Hardly anyone wants to settle for a dreadful cold shower, especially during winter. So when you run out of hot water or after you drain the water heater, the frequently asked question is, "How long will the water heater take to fill? We've done some research, and here's what we've learned.
The time it takes for the water heater to fill up depends on tank size. A 40-gallon water tank will take approximately 20-30 minutes, while the 80-gallon tank will take 30-40 minutes to fill.
Continue reading if you want to learn about the standard recovery time and the things you can do in any event that your water heater doesn’t fill up.
How Does A Water Heater Fill Up?
As the sink, shower, faucet, and other plumbing fixtures draw out the hot water, the water level drops. The water heater refills the tank automatically with cold water, then the cycle repeats.
Water Heater Takes Longer To Fill: What To Do?
A water heater that takes longer to fill than usual or does not fill up at all possibly has a problem with the leakage, airlock, and clogged pipes.
Below are the signs that your water heater tank is not filling:
- Water accumulation around your water tank
- Low hot water pressure
- A limited supply of hot water
- Whining or grinding noise in the equipment
How To Know When The Water Tank Is Full?
When there is no air coming out upon turning on the pressure valve, it indicates that the water heater is already full. Some systems also come with a feature that helps you determine the water level.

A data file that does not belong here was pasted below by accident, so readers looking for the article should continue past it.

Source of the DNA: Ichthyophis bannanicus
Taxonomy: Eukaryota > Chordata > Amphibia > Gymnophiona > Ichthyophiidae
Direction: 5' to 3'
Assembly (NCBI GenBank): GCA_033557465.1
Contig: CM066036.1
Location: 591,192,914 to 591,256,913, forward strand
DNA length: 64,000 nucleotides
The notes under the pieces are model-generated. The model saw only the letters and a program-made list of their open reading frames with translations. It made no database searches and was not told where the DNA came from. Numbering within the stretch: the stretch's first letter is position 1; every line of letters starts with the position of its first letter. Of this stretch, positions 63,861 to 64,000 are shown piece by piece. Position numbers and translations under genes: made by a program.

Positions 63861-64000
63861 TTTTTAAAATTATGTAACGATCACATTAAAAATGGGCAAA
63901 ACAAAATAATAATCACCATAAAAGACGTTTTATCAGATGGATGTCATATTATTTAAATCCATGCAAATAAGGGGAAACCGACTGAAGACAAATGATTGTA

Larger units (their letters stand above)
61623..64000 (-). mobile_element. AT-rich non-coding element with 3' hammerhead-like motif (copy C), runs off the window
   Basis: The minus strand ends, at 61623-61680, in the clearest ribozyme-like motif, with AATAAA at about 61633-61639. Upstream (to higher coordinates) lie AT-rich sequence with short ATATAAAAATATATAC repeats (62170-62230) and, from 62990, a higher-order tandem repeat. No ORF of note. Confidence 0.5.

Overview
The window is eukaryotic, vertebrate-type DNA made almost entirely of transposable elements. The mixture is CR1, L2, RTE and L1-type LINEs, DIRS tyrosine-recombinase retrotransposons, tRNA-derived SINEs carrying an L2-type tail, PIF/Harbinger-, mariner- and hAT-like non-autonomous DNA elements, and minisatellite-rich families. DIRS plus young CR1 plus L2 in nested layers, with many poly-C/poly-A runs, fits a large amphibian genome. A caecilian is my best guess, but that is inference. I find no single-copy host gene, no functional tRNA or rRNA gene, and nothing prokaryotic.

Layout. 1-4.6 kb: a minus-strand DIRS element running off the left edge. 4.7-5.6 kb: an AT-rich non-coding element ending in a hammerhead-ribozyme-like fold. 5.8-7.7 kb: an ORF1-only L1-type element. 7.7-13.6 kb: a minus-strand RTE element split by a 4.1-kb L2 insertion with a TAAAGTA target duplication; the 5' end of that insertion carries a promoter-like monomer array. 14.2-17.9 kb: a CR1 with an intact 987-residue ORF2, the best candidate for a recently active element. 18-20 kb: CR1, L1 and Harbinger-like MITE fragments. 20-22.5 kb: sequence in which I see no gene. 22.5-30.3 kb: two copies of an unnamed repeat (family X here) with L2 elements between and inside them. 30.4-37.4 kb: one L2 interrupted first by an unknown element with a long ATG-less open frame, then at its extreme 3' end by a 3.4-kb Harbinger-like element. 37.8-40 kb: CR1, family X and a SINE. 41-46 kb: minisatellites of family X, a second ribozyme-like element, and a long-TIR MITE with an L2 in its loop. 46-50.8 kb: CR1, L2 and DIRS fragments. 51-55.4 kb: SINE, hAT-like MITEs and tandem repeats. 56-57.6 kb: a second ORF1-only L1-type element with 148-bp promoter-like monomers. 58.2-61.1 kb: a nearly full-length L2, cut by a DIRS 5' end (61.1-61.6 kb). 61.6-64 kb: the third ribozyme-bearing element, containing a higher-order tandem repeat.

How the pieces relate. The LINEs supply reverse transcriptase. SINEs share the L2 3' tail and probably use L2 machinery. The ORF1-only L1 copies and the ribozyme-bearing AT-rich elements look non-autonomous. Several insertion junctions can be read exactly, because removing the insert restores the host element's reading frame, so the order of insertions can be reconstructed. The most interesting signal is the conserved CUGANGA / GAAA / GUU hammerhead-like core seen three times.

How Long Does It Take For Hot Water To Come Back?
Several factors can determine the water heater recovery time, including:
The larger water tank, the longer it takes for hot to become available.
|Tank Size||No. of People||Recovery Time|
|30-40 gallons||1- 2||20- 30 minutes|
|50 gallons||3- 4||50 minutes|
|60 gallons||5||1 hour and 20 minutes|
|70 to 80 gallons||6+||up to 2 hours|
First Hour Rating
This is the number of gallons or amount of water that your water heater can heat up within an hour. The lower the first-hour rating, the longer it takes to warm water, and vice-versa.
Difference In Temperature
This refers to the difference between the new water and your preferred temperature. The smaller the temperature difference, the shorter it takes for the hot water to be released.
Different types of heaters use different fuel, which also affects the recovery time.
Gas water heater uses a gas burner located at the bottom of the tank to warm water. Because gas heats up faster, it has the lowest recovery time, making it most efficient. It can warm an 80-gallon water tank in about an hour.
Electric water heaters take twice the time of a gas heater to heat up. It takes approximately two hours to heat up an 80-gallon water tank. The advantage is it uses less energy as the thermostat just ignites the heating system when the water temperature drops lower.
Tankless water heaters eliminate waiting time as they supply unlimited hot water in an instant, hence the most convenient. However, it mainly depends on electricity. So when the power goes out, there won’t be any hot water available since it’s tankless.
Heat pump water heaters are the upgraded versions of electric heaters. But despite the better setting, these have a relatively higher recovery time. You have to set them to an advanced setting to cut down the recovery time by 60-80 minutes, which can cause your electricity bill to soar high.
Solar water heaters are modern water heaters that require less expenditure, but the recovery time is longer than that of the electric water heater. A 40-gallon tank takes an hour to heat up. Because this relies on sunlight to produce heat, it might not work when it is gloomy.
How Much Hot Water Can A Water Heater Provide Per Shower?
An average shower consumes at least 17.2 gallons of hot water. Suppose you have 50 gallons of water heater tankage and there are four of you in the house; your water heater can provide enough hot water for five 15-20-minute showers a day.